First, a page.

Apps To Improve Your Finances (That I Use Myself)

I'll be honest, I'm not much of a smartphone fan and I resisted one as long as possible, primarily because I spend enough of the day in front of a computer. But now that I have a phone, I've downloaded a few finance apps to track my spending on the go. If you're looking for apps to improve your finances, these are a few good ones to start off with.

All of these apps are free to use! So it's a double reason to consider downloading these apps ASAP.


Cost: Free!

Trim made headlines about a year ago as a way to “trim” your monthly expenses as many people pay for subscription services they rarely use or thought they canceled long ago but somehow the company never got the memo.

I personally use Trim to send spending alerts and low account balance alerts to make sure I never pay an overdraft fee.

You can also use Trim to negotiate a lower cable tv, internet, or phone bill. They are also rolling out a feature to help you save money on car insurance, make a monthly budget, and receive financial help from their Concierge service from a registered finance professional.


Cost: Free

My wife and I never shop online without Ebates. You can get cash back at almost any online store by going through the app or browser extension. With a single click, you're on your way to getting up to 40% cash back. Since we live in a semi-rural area and our only local shopping options are Walmart, Lowes, Tractor Supply, and Dollar General, you can imagine how much we buy online to find a better selection and better prices.

Whether you buy groceries, print photos, or choose a summer wardrobe online, Ebates has you covered.

Once your cash back balance reaches $5.01, Ebates sends you a payment quarterly via PayPal or paper check.

Ebates also gives a $10 cash bonus with your first $25 online purchase at the store of your choice. 


Cost: Free

When we buy groceries in town, we always check the Ibotta grocery app first. You will find many more discounts than the Sunday coupon sections. And, these Ibotta offers work in addition to any coupons you redeem at the cash register. All you have to do is activate the Ibotta offers and scan your receipt to redeem the offer.

You can also get cash back by shopping at select online stores too.

M1 Finance

Cost: Free

Although my retirement account investments are still with a full-fledged brokerage, I keep a portion of my non-retirement investments at M1 Finance. This is because you can buy and sell stocks for free! Other brokerages charge at $4.95 for each trade.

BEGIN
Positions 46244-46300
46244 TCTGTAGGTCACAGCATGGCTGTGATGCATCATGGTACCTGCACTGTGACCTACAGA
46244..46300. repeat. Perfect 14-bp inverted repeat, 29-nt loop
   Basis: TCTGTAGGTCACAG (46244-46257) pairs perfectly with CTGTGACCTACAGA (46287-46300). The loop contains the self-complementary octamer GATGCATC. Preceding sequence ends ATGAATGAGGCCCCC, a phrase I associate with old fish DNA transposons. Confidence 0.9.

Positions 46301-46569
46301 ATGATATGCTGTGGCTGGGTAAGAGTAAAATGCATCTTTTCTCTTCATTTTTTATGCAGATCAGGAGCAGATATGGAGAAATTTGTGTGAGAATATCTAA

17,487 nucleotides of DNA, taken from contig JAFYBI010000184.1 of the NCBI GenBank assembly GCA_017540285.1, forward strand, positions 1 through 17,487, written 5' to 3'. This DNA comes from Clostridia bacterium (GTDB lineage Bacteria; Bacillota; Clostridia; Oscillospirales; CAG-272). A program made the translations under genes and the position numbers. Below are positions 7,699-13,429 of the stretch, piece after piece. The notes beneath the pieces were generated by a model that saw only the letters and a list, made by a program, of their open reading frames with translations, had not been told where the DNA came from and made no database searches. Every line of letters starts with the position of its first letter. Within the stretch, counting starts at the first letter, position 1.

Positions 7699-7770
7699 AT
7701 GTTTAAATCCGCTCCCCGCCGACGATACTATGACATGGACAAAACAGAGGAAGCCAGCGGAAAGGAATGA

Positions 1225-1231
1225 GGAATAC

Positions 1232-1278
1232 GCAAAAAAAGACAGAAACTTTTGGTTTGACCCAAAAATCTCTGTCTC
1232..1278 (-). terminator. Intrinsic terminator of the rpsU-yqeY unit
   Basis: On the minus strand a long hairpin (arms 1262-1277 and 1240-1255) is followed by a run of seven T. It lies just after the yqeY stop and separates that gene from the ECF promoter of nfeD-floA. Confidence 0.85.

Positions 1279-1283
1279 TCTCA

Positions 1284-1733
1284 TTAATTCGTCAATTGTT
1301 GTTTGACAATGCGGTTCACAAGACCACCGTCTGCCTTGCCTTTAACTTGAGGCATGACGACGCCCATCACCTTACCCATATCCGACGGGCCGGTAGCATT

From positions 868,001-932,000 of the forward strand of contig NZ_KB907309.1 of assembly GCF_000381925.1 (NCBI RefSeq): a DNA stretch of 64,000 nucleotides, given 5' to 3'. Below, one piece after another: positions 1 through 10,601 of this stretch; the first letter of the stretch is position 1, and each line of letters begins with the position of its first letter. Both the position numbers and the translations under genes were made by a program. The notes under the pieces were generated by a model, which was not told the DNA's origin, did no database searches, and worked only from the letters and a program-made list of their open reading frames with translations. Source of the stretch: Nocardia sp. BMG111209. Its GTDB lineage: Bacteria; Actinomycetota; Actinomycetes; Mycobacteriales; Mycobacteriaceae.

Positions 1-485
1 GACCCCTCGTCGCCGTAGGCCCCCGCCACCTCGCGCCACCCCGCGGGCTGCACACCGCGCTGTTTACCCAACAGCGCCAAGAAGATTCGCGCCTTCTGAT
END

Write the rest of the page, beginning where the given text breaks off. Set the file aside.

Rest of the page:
What I like about M1 Finance is that I can own partial shares of companies to create my own mini-ETF (M1 calls them pies.)  So if I want to buy a single Amazon share with the $100 I have to invest this month, I can get a partial share instead of having to pony up $1,600 at once.

I don't recommend only buy individual company stocks until you have a diversified portfolio. You can buy index ETFs from Vanguard, iShares, and other leading fund companies from M1 to add instant diversification. This can be a good idea if you currently have an account at Fidelity, but want to hold a Vanguard ETF. Instead of transferring a portion of your account to Vanguard, you can open one with M1 and have more investment options.

Personal Capital

Cost: Free

I personally like seeing “the big picture” for my finances from time to time. Because we have bank accounts at several different banks and two different investment brokerages, we have a few pieces in our financial puzzle. To track our financial progress and goals, we use Personal Capital.

They have very thorough calculators to help you calculate exactly how much you need to invest or save each month to reach your savings goals. This isn't a budgeting app to help you decide how to spend your money in each category like YNAB or HoneyMoney. My wife and I primarily use pen and paper to write our monthly budget. Since we've already put out to sea with our budgeting system and Personal Capital does a great job of helping chart us a path to reach the New World and serves as a compass.


Cost: Free

This technically isn't an app, but there's a “Podcast” button on my phone and I'm sure there's one on yours too. I listen to several financial and non-financial podcasts on a regular basis.

Two of my favorite podcasts are:

What Are Your Favorite Apps?

These are a few of the apps I use to improve my finances. What I like about all of them is that they are a free way to help you save money by spending less in your daily routine. They can also help you make a plan which is always very important if you want to stop worrying about money.

What finance apps do you use to improve your finances?





Josh founded Money Buffalo in 2015 to help people get out of debt and make smart financial decisions. He is currently a full-time personal finance writer with work featured in Forbes Advisor, Fox Business, and Credible.